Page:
25. Scout says:

    Matt, how do you know that about 2/3 of the people “grokked the meta”? I’m curious because I almost always just send in the answer in the subject line with no explanation.

  26. Eduardo says:

    Matt, it’s nice to see you flooded with compliments on your meta.

  27. pgw says:

    Very cool. I rejected st. Louis because it’s (per wikipedia) just south of the confluence. I submitted pittsburgh on scant evidence, knowing I was missing something.

  28. Norm says:

    Total fail on the meta. Attributed far too much significance to the “5 wds.” and “1 wd.” parentheticals, and sent in ALBANY as the only reasonably major city at a confluence that I could think of with 6 letters. Love coming here each week to see how far off I was — again.

  29. Mike D. says:

    I’m with Joon, I thought the thread through the cruciverb-L might have been a tip-off to those who were stumped, but seeing the ensuing conversation about the cryptology involved I thought maybe I was the only one to see this connection. Nonetheless, thanks Matt for a superb puzzle.

  30. Gnarbles says:

    My first hunch was to google for a major chess tournament in the US coming up, as there was a chess clue in the puzzle, coupled with the first person I instructions. I took it that Matt was going to visit a tournament for his favorite game. What popped out was St. Louis, and then it all falls into place.

  31. Dan F says:

    That is awesome. I didn’t have much time to look at it, so when I couldn’t find “Monongahela” in a diagonal I gave up.

    FYI, since it hasn’t been addressed in the comments, Matt is not the superstar constructor getting married in St. Louis (unless that’s a really weird coincidence)…

  32. Karen says:

    I was vaguely remembering another crossword that had the geography of the Mississippi River, and I think it was this one with the (postal codes of the) states of the Midwest arrayed around the central river. Have there been any other ones?

  33. Barbara says:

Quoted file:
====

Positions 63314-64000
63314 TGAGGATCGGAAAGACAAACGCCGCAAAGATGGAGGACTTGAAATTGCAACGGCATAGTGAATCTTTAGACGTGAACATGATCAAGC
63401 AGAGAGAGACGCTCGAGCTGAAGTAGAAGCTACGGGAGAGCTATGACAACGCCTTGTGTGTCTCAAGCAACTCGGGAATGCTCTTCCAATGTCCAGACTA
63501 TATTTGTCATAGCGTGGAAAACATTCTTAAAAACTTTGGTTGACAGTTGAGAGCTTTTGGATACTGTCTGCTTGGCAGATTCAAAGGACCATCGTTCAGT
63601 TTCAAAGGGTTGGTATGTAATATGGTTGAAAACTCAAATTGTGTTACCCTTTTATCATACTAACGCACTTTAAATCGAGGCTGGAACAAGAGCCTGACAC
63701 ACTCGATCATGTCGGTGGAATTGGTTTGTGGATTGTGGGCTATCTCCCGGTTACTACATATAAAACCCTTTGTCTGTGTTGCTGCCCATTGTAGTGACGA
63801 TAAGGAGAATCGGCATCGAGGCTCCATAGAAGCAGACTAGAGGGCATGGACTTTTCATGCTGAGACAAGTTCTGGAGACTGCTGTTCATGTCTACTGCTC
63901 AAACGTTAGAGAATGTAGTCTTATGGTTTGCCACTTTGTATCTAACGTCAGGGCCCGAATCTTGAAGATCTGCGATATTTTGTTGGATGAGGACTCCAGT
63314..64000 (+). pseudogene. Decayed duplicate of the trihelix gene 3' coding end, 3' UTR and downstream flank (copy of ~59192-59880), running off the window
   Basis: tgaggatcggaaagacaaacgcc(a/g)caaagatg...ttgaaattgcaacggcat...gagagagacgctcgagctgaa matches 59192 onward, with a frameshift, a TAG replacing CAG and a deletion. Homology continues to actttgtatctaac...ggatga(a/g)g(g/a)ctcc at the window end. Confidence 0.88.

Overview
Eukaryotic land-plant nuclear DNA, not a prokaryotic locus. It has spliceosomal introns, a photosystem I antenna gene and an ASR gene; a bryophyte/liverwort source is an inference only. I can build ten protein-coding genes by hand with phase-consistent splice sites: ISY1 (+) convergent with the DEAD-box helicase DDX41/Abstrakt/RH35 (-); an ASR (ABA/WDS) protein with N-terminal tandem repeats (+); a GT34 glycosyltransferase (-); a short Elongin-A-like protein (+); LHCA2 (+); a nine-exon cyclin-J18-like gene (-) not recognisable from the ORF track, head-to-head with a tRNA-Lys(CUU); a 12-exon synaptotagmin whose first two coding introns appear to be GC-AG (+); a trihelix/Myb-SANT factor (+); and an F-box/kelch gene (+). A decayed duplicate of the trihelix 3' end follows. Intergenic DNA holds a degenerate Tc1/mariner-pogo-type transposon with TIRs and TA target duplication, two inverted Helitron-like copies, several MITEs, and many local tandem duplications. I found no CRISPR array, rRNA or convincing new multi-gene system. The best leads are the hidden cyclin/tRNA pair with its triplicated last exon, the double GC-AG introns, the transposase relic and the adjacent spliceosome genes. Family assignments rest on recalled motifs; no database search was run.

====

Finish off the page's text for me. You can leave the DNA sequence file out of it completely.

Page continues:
The meta is elegantly, cleverly wonderful. And I completely failed it. For some inexplicable reason, starting with iWILLbeAta at 2Down and caMEonTime at 7Down, I fixated on the Willamette Rivier which has a confluence with the Missouri River near Portland, Oregon. I went way too far West, young men. My mind needs to be bungee corded in.
    Matt is an amazing constructor and Joon is an amazing de-constructor and we followees are quite a clever bunch. (obviously, some way more clever than me).

  34. Amy Reynaldo says:

    I was delighted when I found the rivers in the grid, even more so when I confirmed that they mapped out the rivers’ courses pretty accurately. I sure didn’t notice the hint about the letter “I” in I WILL BE AT A CONFLUENCE. Lovely!

  35. Don Byas says:

    The grid outlines a sinuous river– from FCC at the top to SEE at the bottom. I focused on this for a while before I discovered the answer. An A+ puzzle!

  36. Toby says:

    I found the “boggle-y” MISSOURI in the northeast. I looked up major cities with river confluences. I thought of “Meet Me in St. Louis”. And then, I guessed… correctly!

    Related note: although river systems usually gather together as they move downstream, they don’t always. This classic John McPhee 1987 New Yorker article (really a small book) describes attempts to keep the might Mississippi from doing what it naturally wants to do:

    http://www.newyorker.com/archive/1987/02/23/1987_02_23_039_TNY_CARDS_000347146?currentPage=all

    Some crossword gold in that thar writing:

    Distributary
    Atchafalaya

  37. SunkDunn says:

    Fantastic meta!!! Wish i had gotten it but I am in that good, if not great, company of solvers who bow down to the confluence of Gaffney’s mind and my interests. Bravo sir, and if you are getting married, congratulations indeed. Going to Portugal for your honeymoon? or am I just starting a juicy rumor?

  38. Jordan says:

    Fab meta! One for the Gaffney Hall of Fame!

  39. Matt Gaffney says:

    Scout — about half the time solvers send a note along with their answer. From these I’m guessing about 2/3rds fully understood the meta, but that’s a really rough guess.

  40. Pam says:

    Count me in the bottom third of the class. I feel guilty when I get the right answer but I missed the meta. Which was too cool for school, by the way.